I left the gallery stunned. Although I imagine the photographer and I are firmly on opposite sides of the ideological divide, the photographs are gorgeous, not least because, as another friend who responded to these snapshots wrote, “The faces speak for themselves.” And since they do that, I would argue, they stop functioning as propaganda, whatever the intentions of the photographer and his sitters, which obviously are heavily tainted in that hagiographical direction.
Nevertheless, I was glad to gaze at the snow-and-frost-enhanced inner Petrograd cityscape as I made my way home so I could think less about the exhibition and what it meant.
When I left the gallery and crossed the street I was immediately reminded of a less obvious “civil war” that has been going on here for the past decade among so-called developers, city officials, the city’s nominally UNESCO-protected built heritage, and the handfuls of people who have been defending it.
This sign informs us that the Imperial Court Stables Office (Konyushennoe vedomstvo), a protected landmark if ever there was one, was to be transformed into a “hotel complex” by the final quarter of 2015. Last year, however, the city took the property back from the well-connected Zingarevich brothers, claiming the landmark would be reconstructed as a cultural venue.
Now the site is surrounded by a fence, which made the walk along the Moika Embankment and back toward the Fontanka and my own neighborhood a slightly cramped proposition.
Fortunately, the frozen Moika was also teeming with human life, as well as familiar and mysterious sights along its embankments.
Another thing the inner city has been awash with in the past years, in the absence of a coherent state policy, are hectoring public service advertisements enjoining Petersburgers to keep to the straight and narrow and lead vaguely “family values”-oriented lifestyles.
Nice sentiments, but who needs them when the economy is nosediving, a North Caucausian warlord has been promising, while employing Stalinesque rhetoric, to make short work of Putin’s enemies, and all the blowback caused by the armed takeovers of Crimea and Eastern Ukraine by the “utopic super activists” (to invoke the photographer’s coinage) has not been dealt with at all, but only exacerbated.
When I got back to the Fontanka I found a pleasantly empty vista,
enlivened only by the sight of two young people trying to pole their way upriver.
As I got closer to home, I was tempted to dive into the “Duck” Bar;
informed, right when I least wanted to hear it, that spring would soon be on its way;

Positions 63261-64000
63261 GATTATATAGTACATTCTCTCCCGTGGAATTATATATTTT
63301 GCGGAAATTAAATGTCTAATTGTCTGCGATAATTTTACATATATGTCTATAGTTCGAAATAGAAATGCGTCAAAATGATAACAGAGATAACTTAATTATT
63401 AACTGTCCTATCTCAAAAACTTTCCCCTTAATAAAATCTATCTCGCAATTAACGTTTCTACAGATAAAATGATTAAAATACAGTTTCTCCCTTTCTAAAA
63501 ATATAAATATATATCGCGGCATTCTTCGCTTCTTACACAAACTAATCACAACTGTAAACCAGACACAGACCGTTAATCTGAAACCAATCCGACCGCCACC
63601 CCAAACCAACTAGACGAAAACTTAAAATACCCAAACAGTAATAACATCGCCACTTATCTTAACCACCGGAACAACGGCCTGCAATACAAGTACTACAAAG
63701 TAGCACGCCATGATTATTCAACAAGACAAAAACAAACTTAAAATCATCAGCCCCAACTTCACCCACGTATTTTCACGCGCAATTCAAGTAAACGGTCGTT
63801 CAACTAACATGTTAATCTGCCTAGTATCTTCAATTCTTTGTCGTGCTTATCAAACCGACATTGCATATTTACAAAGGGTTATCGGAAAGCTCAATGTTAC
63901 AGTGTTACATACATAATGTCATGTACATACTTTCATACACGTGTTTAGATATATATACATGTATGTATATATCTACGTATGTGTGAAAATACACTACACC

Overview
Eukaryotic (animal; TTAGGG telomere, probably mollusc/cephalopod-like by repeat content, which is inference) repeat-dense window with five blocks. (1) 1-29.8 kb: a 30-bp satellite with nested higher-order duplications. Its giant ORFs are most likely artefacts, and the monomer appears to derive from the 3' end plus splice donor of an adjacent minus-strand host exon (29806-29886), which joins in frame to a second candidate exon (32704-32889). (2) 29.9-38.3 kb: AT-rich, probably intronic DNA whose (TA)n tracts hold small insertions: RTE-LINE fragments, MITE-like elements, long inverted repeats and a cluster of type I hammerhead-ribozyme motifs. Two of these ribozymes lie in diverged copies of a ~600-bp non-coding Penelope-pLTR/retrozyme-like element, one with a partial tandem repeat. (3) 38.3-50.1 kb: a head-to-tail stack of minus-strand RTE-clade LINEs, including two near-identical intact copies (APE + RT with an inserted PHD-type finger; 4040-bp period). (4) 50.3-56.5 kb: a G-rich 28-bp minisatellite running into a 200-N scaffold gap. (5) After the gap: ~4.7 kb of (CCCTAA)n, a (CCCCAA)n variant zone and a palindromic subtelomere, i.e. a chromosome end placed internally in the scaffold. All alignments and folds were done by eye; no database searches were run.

offered flatbread by a little painted man;
reminded that “historic preservation” Petrograd style often means plopping illegal mansard roofs on top of eighteenth-century buildings for the benefit of the nouveaux riches and lawless;
and invited to tour a “House of Horrors” by a man dressed as a giant bee. These sorts of attractions, as well as various “quest rooms,” have in the past year become all the rage among entrepreneurs trying to fill empty commercial properties with semi-liquid businesses. Or with anything at all.
As I made my way down Pushkinskaya Street, an angry-looking, snow-encrusted Alexander Pushkin
cast a long shadow on the square and the street that bears his name.
It was too fine and rare a winter day to complain, but I will anyway.
After finally returning home and drinking a cup of cocoa, I posted on Facebook the pictures I had taken at the Ukrainian separatists exhibition. With one and a half exceptions, none of my friends wanted to look at them, much less acknowledge them. But lots of people liked the photo of the “Duck” Bar.
I will not draw any big conclusions because I have long known that people here, much like people in other powerful and criminal countries, are seeking an escape from the dark, snowballing mess they have wrought, a mess that will come crashing down on them sooner than they imagine. (Although many of them imagine it vividly, I know.) But God has mercy on us and some days lets us imagine He is in His heavens and all is right with the world.
All photos by the Russian Reader
UPDATE. Not that my readers are so lacking in savvy, but since this essay has already been republished on the website of an Alexander Dugin supporter, and Alexander Dugin is a genuine fascist, it might bear remembering that the “anarchic group of super activists” building “utopia” in the Donbas have never, ever been going it alone. They have had lots of help from the “eastern neighbor” as the Finns euphemistically call Russia.